Now, Paul is not teaching a lesson about divorce and remarriage. Rather, he is using marriage as an example to reason from — and he is making no effort to lay out a complete doctrine of marriage and divorce. His point is simply that death ends a marriage — which no one disagrees with. His point is not that only death can end a marriage. He simply doesn’t address that question at all in this passage, and we should not read more into the passage than is really there. In fact, the Torah allows divorce. Deu 24 is quite clear on the point.  Continue reading

Posted in N. T. Wright's The Day the Revolution Began, N. T. Wright's The Day the Revolution Began, Romans, Uncategorized | 1 Comment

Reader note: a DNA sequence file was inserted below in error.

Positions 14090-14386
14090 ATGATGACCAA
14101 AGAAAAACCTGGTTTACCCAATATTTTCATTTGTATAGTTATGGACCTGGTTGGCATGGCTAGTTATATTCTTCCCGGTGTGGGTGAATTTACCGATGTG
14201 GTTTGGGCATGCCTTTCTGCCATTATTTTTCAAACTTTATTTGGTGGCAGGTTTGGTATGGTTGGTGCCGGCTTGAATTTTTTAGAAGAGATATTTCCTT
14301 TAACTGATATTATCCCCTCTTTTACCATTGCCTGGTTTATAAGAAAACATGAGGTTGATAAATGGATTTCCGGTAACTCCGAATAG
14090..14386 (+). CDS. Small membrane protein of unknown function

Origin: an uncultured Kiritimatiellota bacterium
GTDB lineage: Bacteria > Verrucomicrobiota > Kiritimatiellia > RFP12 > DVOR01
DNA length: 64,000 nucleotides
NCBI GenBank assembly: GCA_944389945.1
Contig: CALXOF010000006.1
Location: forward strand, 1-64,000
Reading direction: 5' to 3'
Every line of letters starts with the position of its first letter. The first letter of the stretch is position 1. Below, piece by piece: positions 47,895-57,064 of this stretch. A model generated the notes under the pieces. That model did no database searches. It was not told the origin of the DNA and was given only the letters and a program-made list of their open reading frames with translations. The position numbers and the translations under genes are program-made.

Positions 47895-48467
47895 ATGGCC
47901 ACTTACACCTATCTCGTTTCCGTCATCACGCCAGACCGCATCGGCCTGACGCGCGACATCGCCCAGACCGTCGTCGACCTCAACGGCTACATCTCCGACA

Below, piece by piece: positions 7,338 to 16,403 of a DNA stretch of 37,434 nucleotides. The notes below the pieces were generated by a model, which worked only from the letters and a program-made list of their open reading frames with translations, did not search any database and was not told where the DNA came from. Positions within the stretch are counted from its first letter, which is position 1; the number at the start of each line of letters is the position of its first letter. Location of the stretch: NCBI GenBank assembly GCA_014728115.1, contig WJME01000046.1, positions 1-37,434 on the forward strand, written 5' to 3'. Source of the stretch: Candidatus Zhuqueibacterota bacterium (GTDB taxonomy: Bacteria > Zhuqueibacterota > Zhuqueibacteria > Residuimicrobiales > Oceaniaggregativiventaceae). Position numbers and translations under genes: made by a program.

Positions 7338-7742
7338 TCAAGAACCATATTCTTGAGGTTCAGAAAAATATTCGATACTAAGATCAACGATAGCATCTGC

N. T. Wright’s The Day the Revolution Began, Romans Reconsidered, Part 57 (the gift of God)

dayrevolutionbegan

N. T. “Tom” Wright has just released another paradigm-shifting book suggesting a new, more scriptural way of understanding the atonement, The Day the Revolution Began: Reconsidering the Meaning of Jesus’s Crucifixion. Wright delves deeply into how the crucifixion and resurrection of Jesus accomplish our salvation.

Romans 6:19

(Rom. 6:19 NET) 19 (I am speaking in human terms because of the weakness of your flesh.) For just as you once presented your members as slaves to impurity and lawlessness leading to more lawlessness, so now present your members as slaves to righteousness leading to sanctification.